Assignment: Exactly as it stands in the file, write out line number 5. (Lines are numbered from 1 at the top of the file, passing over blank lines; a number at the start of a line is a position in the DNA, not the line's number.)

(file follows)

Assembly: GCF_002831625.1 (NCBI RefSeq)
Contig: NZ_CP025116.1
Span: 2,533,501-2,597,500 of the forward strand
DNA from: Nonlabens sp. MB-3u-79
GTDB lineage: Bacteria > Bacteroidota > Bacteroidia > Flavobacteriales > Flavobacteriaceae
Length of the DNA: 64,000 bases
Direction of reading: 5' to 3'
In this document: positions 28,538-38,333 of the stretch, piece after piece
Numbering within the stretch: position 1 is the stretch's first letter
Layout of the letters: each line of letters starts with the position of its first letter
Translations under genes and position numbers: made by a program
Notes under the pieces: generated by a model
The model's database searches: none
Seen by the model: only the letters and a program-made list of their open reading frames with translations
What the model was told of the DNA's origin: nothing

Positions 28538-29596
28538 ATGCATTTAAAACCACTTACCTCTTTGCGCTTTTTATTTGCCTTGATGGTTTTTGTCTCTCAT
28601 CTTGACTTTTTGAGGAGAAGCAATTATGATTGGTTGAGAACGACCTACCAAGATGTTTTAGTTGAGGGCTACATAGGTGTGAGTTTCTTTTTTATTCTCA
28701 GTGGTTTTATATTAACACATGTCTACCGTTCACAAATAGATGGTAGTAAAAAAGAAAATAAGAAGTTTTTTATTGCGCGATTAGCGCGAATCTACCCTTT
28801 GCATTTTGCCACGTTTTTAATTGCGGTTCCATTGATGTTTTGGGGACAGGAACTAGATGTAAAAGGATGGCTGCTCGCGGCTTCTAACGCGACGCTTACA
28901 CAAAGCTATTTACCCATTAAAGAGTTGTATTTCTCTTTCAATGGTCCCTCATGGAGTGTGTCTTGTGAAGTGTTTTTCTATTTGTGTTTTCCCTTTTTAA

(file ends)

GTDB lineage: Bacteria > Bacteroidota > Bacteroidia > Flavobacteriales > Flavobacteriaceae